The Omega Workshops were founded in 1912 by Roger Fry, an artist and influential art critic, later to become one of the Bloomsbury Group. This group of artists, writers and philosophers lived in or around Bloomsbury in Central London and were noted for their unconventional lifestyles. Fry's aims were to improve British taste in the decorative arts, to widen the taste for artistic products and to employ struggling young student painters.
Fry established the Omega Workshops as a challenge to the perceived dullness and formality of interior decoration, seeking to energize the decorative arts by promoting a more spontaneous and painterly approach ... to keep the spontaneous freshness of primitive or peasant work while satisfying the needs and expressing the feelings of modern cultivated man
The Workshops opened on 8 July 1913 at 33 Fitzroy Square, Bloomsbury, London to cautiously enthusiastic reviews. At the opening Princess Lichnowsky, the German Ambassador's wife, named the six printed linens which had been produced by the Workshop: Mechilde, designed by Frederick Etchells, she named after herself, Margery, designed by Roger Fry and Pamela, designed by Vanesssa Bell, after Fry's sister and daughter. Maud designed by Vanessa Bell, named after Lady Maud Cunard is featured here. Fry’s friends Duncan Grant and Vanessa Bell were co-directors. Twenty “artist decorator”, students from the Slade School of Art were employed, but so as not to be distracted from their painting, were only allowed to work less than three and a half days a week. Edward Wadsworth, Jessie Etchells, sister of Frederick, and Nina Hamnett were some of the students who later became famous. Edward Wolfe, one of the last artists to join the Workshops recalled that the Omega was an extremely colourful and creatively exciting place, with an atmosphere that encouraged the artist to pick up and decorate whatever came to hand.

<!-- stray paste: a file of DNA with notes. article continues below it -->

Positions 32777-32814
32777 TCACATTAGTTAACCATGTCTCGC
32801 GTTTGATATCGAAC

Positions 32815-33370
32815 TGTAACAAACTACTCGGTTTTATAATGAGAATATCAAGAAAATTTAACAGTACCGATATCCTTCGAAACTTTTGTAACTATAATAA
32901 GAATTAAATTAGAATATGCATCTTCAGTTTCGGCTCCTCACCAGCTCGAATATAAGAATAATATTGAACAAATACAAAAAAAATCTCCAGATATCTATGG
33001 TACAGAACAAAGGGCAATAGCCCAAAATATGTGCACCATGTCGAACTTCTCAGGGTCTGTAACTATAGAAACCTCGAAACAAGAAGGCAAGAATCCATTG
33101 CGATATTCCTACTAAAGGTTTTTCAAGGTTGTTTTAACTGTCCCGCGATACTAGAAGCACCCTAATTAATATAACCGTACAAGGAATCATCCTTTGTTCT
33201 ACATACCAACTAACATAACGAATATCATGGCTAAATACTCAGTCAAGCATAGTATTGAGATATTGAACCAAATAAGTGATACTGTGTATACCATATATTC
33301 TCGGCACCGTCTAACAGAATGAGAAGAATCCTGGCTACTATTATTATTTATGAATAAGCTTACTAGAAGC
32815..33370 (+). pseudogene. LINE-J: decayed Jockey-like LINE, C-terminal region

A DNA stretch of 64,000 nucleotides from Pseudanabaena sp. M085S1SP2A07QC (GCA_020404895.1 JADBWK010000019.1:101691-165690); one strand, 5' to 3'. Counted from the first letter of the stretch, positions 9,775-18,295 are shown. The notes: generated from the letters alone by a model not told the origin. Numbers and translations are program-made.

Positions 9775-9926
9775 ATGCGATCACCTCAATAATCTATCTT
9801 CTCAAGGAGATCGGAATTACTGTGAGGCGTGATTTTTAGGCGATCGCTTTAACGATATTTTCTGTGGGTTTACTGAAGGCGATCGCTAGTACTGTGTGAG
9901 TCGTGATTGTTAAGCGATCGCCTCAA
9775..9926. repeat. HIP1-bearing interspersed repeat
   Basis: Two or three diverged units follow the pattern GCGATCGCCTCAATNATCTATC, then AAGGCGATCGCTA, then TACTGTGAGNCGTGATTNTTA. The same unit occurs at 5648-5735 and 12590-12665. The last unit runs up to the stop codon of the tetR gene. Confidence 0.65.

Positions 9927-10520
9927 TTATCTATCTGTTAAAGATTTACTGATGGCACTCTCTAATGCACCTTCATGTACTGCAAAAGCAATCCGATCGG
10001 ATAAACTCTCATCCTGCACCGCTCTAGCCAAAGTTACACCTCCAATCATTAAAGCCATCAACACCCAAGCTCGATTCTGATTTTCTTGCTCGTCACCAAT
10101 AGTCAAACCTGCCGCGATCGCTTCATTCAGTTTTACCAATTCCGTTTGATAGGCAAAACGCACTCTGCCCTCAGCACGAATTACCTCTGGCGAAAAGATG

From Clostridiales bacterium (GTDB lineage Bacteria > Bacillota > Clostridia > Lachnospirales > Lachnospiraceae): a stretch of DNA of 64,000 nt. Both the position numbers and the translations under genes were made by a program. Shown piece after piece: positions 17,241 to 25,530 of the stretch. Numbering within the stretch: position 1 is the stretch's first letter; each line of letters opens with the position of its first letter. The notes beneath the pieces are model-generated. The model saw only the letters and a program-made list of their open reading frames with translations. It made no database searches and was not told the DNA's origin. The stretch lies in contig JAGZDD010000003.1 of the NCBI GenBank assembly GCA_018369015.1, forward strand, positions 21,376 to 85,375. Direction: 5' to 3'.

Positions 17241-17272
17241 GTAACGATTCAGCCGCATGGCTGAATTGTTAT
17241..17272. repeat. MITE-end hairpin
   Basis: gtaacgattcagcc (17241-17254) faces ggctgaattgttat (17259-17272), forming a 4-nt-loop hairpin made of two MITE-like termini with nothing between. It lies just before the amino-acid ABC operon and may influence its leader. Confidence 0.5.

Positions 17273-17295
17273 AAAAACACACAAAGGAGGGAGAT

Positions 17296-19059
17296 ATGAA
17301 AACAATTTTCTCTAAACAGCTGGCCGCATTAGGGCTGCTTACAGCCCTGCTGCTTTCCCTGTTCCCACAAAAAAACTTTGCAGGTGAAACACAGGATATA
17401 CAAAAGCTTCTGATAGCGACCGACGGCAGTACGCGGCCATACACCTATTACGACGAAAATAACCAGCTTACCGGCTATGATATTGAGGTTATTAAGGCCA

The keynote of the Workshops was spontaneity. Fry’s ambition was for the artists to become multi talented, designing furniture, ceramics, book illustrations, as well as painting and sculpture, rather like the artists of the Italian Renaissance. He felt that objects and furniture should be bought for their aesthetic qualities rather than the reputation of the artist, so he insisted that all the work was anonymously produced. Designs were unsigned and marked only with the symbol O or Omega, the last letter of the Greek alphabet. During the 19th century Omega was used to mean the last word on a topic.
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